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Master & Dynamic's top-of-the-line Bluetooth headphones deliver on style, build, and sound quality, but are almost certainly overkill — especially if you intend to take them outside.
In an age when people are increasingly turning to earbuds, sometimes completely wireless ones, the MW60s feel almost like a deliberate step backward. They're noticeably bulky and heavy, with an over-the-ear design constructed primarily out of stainless steel. While they do collapse for storage (a pouch is included), portability seems to be a secondary concern.
Fashion seems to be the byword, in fact. Each line and surface feels meticulous, and the headband is made of genuine cowhide leather, while the earpads are made out of lambskin. These materials are very comfortable, but ultimately just a luxury — and obviously, people opposed to animal products need not apply.
Thankfully though, it's not a matter of style over substance. Steel is incredibly tough, and in the audio department the MW60s are some of the best-sounding headphones we've ever heard.
A recurring thought we had during testing was that we were hearing the best-possible versions of every recording — at least as far as Bluetooth allows. Voices were clearer than ever, and bass was punchy without overstepping the rest of the frequency range. In truth there are probably more expensive headphones with even better performance, but buying those seems gratuitous, considering the limits of Bluetooth quality.
M&D claims that the MW60s have 16 hours of battery life. That seemed to bear out in practice, since after several hour-plus listening sessions over more than a week, iOS still reported the MW60s as having 100 percent charge. Inaccurate, obviously, but still suggestive that we were barely making a dent. The real issue is whether the headphones will retain that stamina a year, two years, or five years from now.
Another impressive technical aspect though was Bluetooth signal range. In theory the MW60s' aluminum antenna should extend connections up to 100 feet, triple what most Bluetooth devices are capable of. That might be stretching it, but we were able to get clean audio in most parts of a small- to medium-sized gym while leaving our iPhone in our bag. It was only at the fringes of the gym — or, in rare cases, if we covered the antenna with our hand — that signal started cutting out too often.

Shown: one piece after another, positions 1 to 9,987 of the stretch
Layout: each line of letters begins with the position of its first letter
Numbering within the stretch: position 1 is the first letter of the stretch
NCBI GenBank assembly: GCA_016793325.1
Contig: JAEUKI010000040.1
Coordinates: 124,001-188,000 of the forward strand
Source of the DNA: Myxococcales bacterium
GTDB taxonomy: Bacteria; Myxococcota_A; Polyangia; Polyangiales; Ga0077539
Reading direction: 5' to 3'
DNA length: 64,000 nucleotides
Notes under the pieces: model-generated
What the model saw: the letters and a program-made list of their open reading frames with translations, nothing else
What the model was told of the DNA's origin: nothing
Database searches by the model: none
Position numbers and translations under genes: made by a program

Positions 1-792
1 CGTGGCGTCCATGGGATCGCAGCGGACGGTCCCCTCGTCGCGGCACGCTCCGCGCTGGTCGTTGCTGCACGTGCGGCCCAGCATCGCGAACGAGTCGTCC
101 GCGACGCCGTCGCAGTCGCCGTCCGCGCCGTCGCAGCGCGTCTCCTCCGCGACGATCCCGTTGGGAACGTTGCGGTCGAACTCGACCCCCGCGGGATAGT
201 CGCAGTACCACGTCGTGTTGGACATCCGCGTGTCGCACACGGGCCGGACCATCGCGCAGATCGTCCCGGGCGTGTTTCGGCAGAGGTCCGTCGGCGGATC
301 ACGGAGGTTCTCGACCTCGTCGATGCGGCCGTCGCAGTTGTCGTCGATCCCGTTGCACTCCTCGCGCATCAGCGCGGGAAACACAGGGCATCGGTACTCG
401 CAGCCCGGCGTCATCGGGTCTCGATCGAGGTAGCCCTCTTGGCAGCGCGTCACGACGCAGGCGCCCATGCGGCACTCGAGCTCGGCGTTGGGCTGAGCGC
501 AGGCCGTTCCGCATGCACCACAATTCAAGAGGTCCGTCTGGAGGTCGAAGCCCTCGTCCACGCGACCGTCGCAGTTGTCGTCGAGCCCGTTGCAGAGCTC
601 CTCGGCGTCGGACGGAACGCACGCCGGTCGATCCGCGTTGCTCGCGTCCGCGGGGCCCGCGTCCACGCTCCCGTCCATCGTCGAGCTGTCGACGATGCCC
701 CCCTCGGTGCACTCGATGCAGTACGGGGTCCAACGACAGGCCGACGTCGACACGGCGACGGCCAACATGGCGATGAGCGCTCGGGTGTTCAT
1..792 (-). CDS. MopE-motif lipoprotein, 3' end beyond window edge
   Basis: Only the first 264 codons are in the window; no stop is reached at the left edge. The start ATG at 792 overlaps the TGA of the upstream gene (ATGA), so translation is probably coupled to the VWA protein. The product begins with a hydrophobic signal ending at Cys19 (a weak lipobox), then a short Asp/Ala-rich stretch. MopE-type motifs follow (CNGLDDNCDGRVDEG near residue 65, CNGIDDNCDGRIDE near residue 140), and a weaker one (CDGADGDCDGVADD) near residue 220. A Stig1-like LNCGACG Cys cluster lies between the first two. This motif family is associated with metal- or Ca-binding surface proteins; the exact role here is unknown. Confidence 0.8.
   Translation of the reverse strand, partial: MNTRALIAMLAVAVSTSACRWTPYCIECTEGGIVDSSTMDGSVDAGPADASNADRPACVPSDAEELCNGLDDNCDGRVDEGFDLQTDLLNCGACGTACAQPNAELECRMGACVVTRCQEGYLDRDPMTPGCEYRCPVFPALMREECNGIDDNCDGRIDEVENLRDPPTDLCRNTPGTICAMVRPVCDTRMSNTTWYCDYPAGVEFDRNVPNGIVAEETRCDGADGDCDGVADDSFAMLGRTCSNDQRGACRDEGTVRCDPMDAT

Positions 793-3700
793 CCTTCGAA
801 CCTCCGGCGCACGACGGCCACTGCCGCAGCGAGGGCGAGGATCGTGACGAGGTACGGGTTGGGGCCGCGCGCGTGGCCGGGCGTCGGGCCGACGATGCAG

Wearing the headphones during a workout is otherwise a bad idea, as you might expect. They weigh over three quarters of a pound, which means that even with their tight fit, they can still start to slide off if you bend over too far. The earpads and headband get hot and sweaty in a hurry, and they're actually the opposite of stylish when matched with gym clothes.
A small shout-out is deserved for the on-cup playback and pairing controls. It took just a few minutes to get used to them, and the size and positioning of the play/pause button made it easy to locate the volume/track skip controls by touch.
As much as we loved the MW60s under most circumstances — we're giving them a high rating — you probably shouldn't buy them unless money is no object (which it probably is, naturally).
Why? They're $549. That's a lot to ask for Bluetooth headphones, especially ones that don't have any noise cancellation and are too heavy for anything but sitting or walking.
Bluetooth is about convenience, not fidelity. If you're genuinely interested in a perfect listening experience, you might as well get wired-only headphones, whether using a Lightning cable or a 3.5-millimeter connection. Yes, you can hook a bundled 3.5-millimeter cable into the MW60s — but then, why pay for the wireless functions?